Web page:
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20 Feb 2017, 06:20
Perhaps the option E could be looked at like this : 1. For +ve values of x x55 < 35, i.e. x<90 2. For ve values of x x + 55 < 35 > Adjusting the ve sign results in x  55 > 35 i.e. x > 20 So, 20 < x <90



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Re: The dark purple region on the number line above is shown in its entire
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13 Sep 2018, 01:20
manishtank1988 wrote: Step one: find the midpoint of the region. The midpoint, halfway between and 20 and 90, is 55. In other words, 20 and 90 have the same distance from 55, a distance of 35. These endpoints are not included, but the region includes all the points that have a distance from from x = 55 that is less than 35. Translating that into math, we get the following: x – 55 < 35 Answer = (E) Source: magoos url provided!!! What a new perspective to absolute value questions !!!!!
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Re: The dark purple region on the number line above is shown in its entire
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09 Oct 2018, 06:40
mikemcgarry wrote: Attachment: shaded number line.jpeg The dark purple region on the number line above is shown in its entirety. This region is delineated by which of the following inequalities?
(A) 10 < x + 10 < 80
(B) 10 < x – 100 < 80
(C) x – 20 < 70
(D) x – 20 <  x – 90
(E) x – 55 < 35One option is to test each answer choice. In cases where we must check/test each answer choice, always check the answer choices from E to A, because the correct answer is typically closer to the bottom than to the top. For more on this strategy, see my article: http://www.gmatprepnow.com/articles/han ... questions E) x – 55 < 35 We can apply the rule that says: If something < k, then –k < something < kSo, x – 55 < 35 becomes 35 < x – 55 < 35 Add 55 to all 3 parts to get: 20 < x < 90 Perfect! Answer: E Cheers, Brent
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Re: The dark purple region on the number line above is shown in its entire
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09 Oct 2018, 06:48
mikemcgarry wrote: Attachment: shaded number line.jpeg The dark purple region on the number line above is shown in its entirety. This region is delineated by which of the following inequalities?
(A) 10 < x + 10 < 80
(B) 10 < x – 100 < 80
(C) x – 20 < 70
(D) x – 20 <  x – 90
(E) x – 55 < 35Another approach is to check whether possible solutions for each answer choice match up with the solution shown on the number line. (A) 10 < x + 10 < 80 One possible solution to this inequality is x = 5 However, the number line does NOT include x = 5 as a solution ELIMINATE A (B) 10 < x – 100 < 80 One possible solution to this inequality is x = 130 However, the number line does NOT include x = 130 as a solution ELIMINATE B (C) x – 20 < 70 One possible solution to this inequality is x = 0 However, the number line does NOT include x = 0 as a solution ELIMINATE C (D) x – 20 <  x – 90 One possible solution to this inequality is x = 10 However, the number line does NOT include x = 10 as a solution ELIMINATE D By the process of elimination, the correct answer is E Cheers, Brent
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The dark purple region on the number line above is shown in its entire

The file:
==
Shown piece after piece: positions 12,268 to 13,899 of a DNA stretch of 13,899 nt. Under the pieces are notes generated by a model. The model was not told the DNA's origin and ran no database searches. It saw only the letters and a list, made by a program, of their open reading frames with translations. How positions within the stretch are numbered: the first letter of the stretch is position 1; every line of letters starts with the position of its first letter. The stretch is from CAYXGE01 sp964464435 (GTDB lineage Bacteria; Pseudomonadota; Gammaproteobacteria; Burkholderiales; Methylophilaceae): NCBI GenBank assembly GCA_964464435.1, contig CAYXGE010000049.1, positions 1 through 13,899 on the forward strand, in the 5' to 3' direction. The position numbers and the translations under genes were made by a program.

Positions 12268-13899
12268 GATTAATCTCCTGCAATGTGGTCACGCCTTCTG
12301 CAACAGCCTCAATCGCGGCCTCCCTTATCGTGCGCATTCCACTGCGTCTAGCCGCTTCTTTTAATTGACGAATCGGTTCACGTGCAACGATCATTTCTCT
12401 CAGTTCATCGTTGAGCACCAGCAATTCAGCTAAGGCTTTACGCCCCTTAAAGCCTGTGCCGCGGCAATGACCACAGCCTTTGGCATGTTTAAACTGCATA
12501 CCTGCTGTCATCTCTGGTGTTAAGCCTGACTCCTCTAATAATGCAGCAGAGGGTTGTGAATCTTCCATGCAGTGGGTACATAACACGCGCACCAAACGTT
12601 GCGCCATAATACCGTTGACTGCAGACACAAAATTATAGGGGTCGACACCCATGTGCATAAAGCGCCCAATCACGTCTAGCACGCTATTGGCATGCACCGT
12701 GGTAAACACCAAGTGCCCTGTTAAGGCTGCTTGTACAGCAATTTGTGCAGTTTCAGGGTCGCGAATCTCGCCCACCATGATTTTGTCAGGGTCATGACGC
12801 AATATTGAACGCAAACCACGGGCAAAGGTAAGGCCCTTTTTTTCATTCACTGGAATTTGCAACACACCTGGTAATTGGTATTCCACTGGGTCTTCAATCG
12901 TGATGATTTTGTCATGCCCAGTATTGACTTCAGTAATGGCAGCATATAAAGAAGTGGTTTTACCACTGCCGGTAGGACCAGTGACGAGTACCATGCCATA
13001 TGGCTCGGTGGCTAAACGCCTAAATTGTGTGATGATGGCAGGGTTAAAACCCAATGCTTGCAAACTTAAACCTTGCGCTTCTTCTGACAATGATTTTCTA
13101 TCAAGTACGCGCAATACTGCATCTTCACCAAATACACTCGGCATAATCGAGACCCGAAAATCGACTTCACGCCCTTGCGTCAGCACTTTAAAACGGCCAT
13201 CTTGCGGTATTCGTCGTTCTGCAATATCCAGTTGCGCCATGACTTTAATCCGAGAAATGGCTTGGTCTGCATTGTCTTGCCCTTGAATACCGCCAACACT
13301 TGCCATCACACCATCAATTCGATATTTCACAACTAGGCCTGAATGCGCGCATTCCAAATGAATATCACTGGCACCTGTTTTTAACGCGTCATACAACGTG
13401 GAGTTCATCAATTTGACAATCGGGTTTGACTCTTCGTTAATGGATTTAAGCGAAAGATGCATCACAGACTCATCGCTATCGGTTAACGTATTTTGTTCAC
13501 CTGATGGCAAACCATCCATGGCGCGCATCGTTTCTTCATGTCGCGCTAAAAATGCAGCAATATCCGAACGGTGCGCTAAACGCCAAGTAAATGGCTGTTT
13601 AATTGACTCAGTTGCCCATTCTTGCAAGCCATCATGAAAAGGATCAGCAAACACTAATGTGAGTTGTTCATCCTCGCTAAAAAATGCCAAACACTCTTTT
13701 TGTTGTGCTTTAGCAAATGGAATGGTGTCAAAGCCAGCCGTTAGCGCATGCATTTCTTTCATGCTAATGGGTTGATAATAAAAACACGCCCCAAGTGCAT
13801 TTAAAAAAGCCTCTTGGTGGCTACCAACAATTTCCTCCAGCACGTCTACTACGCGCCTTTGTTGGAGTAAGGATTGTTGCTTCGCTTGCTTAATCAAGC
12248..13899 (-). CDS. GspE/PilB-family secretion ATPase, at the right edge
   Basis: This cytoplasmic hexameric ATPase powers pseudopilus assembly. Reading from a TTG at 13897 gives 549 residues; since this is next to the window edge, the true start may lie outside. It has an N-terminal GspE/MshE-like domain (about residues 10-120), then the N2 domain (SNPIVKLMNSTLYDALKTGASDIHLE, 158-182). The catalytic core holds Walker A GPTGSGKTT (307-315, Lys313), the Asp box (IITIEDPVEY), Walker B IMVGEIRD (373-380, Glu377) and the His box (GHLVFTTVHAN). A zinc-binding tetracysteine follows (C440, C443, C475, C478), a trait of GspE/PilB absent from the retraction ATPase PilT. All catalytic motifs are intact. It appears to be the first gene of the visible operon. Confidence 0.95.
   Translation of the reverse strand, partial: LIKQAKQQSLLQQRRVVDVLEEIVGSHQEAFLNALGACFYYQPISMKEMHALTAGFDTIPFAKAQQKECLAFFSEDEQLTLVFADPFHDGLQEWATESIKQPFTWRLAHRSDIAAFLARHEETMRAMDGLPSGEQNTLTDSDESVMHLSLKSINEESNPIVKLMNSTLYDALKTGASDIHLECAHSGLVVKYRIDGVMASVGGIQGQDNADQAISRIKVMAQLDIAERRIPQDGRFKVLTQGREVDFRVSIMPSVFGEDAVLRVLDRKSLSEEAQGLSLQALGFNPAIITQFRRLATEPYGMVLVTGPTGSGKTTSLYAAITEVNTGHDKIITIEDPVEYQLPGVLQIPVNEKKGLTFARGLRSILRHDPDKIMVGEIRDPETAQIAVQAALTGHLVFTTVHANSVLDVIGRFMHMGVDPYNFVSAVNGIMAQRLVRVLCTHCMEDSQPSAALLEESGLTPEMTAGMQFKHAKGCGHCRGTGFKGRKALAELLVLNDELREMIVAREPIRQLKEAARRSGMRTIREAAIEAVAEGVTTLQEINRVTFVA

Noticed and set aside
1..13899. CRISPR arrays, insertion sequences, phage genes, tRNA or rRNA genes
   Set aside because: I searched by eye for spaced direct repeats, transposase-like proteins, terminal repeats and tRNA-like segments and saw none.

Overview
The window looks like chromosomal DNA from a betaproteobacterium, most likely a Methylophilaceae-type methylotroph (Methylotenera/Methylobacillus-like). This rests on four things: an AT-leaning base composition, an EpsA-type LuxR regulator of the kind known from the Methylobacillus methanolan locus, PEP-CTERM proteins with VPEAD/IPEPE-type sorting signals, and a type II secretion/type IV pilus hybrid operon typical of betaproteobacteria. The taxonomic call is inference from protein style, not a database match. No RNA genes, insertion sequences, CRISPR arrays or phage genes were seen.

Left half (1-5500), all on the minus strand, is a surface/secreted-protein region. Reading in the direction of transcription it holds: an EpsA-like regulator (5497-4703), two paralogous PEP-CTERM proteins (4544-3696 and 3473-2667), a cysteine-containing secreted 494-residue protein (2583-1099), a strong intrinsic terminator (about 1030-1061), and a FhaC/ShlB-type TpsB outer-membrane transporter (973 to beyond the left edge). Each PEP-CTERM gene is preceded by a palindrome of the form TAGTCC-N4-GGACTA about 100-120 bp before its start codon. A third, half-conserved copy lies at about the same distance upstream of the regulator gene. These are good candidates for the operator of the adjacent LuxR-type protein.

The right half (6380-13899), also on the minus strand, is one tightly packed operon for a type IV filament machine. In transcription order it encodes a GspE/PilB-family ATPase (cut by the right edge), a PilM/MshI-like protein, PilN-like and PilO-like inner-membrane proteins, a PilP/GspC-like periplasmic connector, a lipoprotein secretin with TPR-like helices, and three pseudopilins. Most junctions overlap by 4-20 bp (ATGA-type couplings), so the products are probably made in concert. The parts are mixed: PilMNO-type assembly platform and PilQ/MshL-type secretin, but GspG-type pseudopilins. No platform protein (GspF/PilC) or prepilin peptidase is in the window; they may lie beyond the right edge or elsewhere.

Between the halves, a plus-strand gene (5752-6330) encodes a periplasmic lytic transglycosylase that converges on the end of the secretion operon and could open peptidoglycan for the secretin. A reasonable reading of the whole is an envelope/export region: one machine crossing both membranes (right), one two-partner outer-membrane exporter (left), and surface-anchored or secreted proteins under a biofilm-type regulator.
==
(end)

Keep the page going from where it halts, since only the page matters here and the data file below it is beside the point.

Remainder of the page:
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13 Oct 2018, 01:24
mikemcgarry wrote: OreoShake wrote: The range we are looking for is 90>=x>=20. Both B and E offer that range. Why is B incorrect? Can an expert please advise?
Thank you Dear OreoShake, I'm happy to respond. We are looking for an inequality that expresses exactly that range an inequality that includes every single point on that purple line and excludes every single point not on the purpose line. (E) does this perfectly. The problem with (B) is that it certainly includes everything on the purple line, but it also includes a bunch of other points that are not on the line. For example, the points x = 100 and x = 150 both satisfy the inequality in (B), but these are points not included in the purple region. Underinclusion and overinclusion are opposites, but they are both problems. We are looking for an exact fit. Does this make sense? Mike Hey mikemcgarry, Thank you for such a great question. I looked at the options and intentionally started with options C and E and found option E to have exactly the range, which is asked in the question. I just wanted to confirm a value that you have mentioned in your explanation above(highlighted in blue). You said point x = 100 and x = 150 satisfies the inequality given in option B, but I am afraid because I couldn't find how x = 100 satisfies the same. IMO, the range of X in option B should be; 1. 20 < X < 90 (exactly what is being asked in the question) and 2. 110 < X < 180. Both the above ranges do not include X = 100. Please let me know in case I am going wrong somewhere. Thanks.



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Re: The dark purple region on the number line above is shown in its entire
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20 Oct 2018, 08:06
aalekhoza
Isn't the range in B: 1. 110<X<90 2. 20<X<180
?



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Re: The dark purple region on the number line above is shown in its entire
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20 Oct 2018, 08:33
Eladt wrote: aalekhoza
Isn't the range in B: 1. 110<X<90 2. 20<X<180
? Hey Eladt, I have attached the solution. I hope it helps.
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Re: The dark purple region on the number line above is shown in its entire
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20 Oct 2018, 09:20
I understand it now! Thank you aalekhoza




Re: The dark purple region on the number line above is shown in its entire &nbs